The bunyip (usually translated as "devil" or "spirit"1) is a mythical creature from Australian folklore. Various accounts and explanations of bunyips have been given across Australia since the early days of the colonies. It has also been identified as an animal recorded in Aboriginal mythology, similar to known extinct animals.
Descriptions of bunyips vary widely. It is usually given as a sort of lake monster. Common features in Aboriginal descriptions include a dog-like face, dark fur, a horse-like tail, flippers, and walrus-like tusks or horns or a duck like bill. According to legend, they are said to lurk in swamps, billabongs, creeks, riverbeds, and waterholes.
During the early settlement of Australia by Europeans the notion that the bunyip was an actual unknown animal that awaited discovery became common. Early European settlers, unfamiliar with the sights and sounds of the island continent's peculiar fauna, regarded the bunyip as one more strange Australian animal and sometimes attributed unfamiliar animal calls or cries to it.
One of the earliest accounts of the bunyip was in 1821 when Hamilton Hume recovered some large unusual bones from Lake Bathurst in New South Wales. He wrote about the monster that was very much like a hippopotamus and which he and the Philosophical Society of Australasia believed to be evidence of the existence of the Bunyip.
A large number of bunyip sightings occurred in the 1840s and 1850s, particularly in the southeastern colonies of Victoria, New South Wales and South Australia, as European settlers extended their reach.
Sightings in Victoria
Another early written account is attributed to escaped convict William Buckley in his 1852 biography. His 1852 account records "in.. Lake Moodewarri [now Lake Modewarre] as well as in most of the others inland…is a…very extraordinary amphibious animal, which the natives call Bunyip." Buckley's account suggests he saw such a creature on several occasions. He adds "I could never see any part, except the back, which appeared to be covered with feathers of a dusky grey colour. It seemed to be about the size of a full grown calf… I could never learn from any of the natives that they had seen either the head or tail."2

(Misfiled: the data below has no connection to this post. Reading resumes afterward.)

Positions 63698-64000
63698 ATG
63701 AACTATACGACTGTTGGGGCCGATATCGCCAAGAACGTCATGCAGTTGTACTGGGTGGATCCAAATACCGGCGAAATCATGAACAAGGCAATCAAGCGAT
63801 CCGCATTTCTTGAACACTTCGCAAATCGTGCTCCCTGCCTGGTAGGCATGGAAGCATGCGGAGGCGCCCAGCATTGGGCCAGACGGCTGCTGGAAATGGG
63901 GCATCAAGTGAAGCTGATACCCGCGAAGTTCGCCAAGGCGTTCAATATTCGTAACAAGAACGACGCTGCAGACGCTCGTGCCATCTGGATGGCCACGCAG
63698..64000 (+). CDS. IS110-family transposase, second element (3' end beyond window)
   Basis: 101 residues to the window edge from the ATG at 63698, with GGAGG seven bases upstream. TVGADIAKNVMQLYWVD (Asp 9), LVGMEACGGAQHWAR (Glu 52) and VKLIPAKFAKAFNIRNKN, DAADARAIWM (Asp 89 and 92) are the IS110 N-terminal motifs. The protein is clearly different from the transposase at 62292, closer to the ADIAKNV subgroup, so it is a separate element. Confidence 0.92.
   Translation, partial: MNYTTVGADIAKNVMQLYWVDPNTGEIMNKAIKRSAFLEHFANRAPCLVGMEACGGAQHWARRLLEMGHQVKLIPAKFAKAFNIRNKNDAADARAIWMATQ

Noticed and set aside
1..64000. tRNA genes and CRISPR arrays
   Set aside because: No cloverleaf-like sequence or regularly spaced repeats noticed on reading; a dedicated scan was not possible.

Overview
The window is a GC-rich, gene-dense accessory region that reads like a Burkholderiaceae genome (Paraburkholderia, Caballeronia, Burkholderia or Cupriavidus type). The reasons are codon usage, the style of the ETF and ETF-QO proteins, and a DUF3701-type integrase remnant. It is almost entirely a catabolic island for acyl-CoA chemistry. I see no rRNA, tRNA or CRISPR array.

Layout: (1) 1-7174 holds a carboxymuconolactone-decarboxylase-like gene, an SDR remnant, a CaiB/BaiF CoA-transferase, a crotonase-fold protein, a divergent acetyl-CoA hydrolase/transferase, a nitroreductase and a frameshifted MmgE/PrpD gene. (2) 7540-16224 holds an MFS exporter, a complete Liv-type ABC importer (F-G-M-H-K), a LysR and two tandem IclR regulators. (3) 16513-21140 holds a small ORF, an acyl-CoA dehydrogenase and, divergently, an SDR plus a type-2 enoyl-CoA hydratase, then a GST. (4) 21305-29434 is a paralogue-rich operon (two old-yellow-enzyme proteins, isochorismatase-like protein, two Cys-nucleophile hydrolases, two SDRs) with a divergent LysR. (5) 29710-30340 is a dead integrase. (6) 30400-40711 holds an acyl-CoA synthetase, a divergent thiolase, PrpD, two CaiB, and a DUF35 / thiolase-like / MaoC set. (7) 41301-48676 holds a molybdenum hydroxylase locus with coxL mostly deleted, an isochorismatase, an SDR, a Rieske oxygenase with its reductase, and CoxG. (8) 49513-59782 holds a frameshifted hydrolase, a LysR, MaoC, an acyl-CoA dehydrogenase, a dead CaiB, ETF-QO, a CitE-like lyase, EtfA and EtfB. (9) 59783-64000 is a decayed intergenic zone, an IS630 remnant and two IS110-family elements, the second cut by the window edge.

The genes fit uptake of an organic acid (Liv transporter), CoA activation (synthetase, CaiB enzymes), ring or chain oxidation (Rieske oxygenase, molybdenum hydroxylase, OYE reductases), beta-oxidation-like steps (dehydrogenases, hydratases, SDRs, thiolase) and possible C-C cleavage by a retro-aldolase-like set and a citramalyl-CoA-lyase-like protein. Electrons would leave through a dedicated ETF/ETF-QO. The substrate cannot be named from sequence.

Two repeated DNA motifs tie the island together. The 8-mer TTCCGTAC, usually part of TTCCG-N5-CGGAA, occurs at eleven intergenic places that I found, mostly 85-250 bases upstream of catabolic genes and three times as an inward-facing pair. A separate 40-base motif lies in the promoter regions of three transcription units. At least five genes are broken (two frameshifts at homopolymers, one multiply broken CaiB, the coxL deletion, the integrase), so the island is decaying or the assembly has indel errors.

The Greta Bunyip was a bunyip which was believed to have lived in the swamps of the Greta area, in Victoria, Australia. Locals often heard a loud booming sound which emitted mysteriously from the swamps, yet none of the frequent search parties were able to locate the source of the sound. Once the swamps were drained, the sound subsided. Some Greta locals believed that the bunyip moved on to another area, while others believed it had died once its habitat was gone.3
Sightings in New South Wales
In 1846, a peculiar skull was taken from the banks of Murrumbidgee River in New South Wales which initial reports concluded that it was the skull of something unknown to science. In 1847 the so-called bunyip skull was put on exhibition in the Australian Museum (Sydney) for two days. Visitors flocked to see it and The Sydney Morning Herald said that it prompted many people to speak out about their 'bunyip sightings'. "Almost everyone became immediately aware that he had heard 'strange sounds' from the lagoons at night, or had seen 'something black' in the water." It was eventually concluded that it was a 'freak of nature' and not a new species. The 'bunyip skull' disappeared from the museum soon afterwards, and its present location is unknown.4
Sightings in South Australia
Between 1852 and 1895, several sightings of bunyips in South Australia were recorded and documented in the South Australian Register. A "12 to 14 foot long" creature was sighted on December 30 1852 in a Mount Gambier lagoon.5 On November 28 1853, a similar sighting was made at a lagoon near Melrose, South Australia quoting that the creature "like that of a horse with thick bristly hair… Its actual length would be from 15 to 18 feet."6 On August 20 1881 a similar creature was sighted in a salt water lake between Robe and Beachport, South Australia. Another sighting occurred on February 21 1883 in a Koolunga waterhole.7 On August 19 1884, it was reported that Mr W H Cornish of Dublin, South Australia had captured a bunyip.8 A report of a bunyip at Warra Warra Waterhole, Crystal Brook by more than six people over ten days was made on January 31 1889.910 The last documented report in the register was at Umpherston Cave, Mount Gambier in 1895.11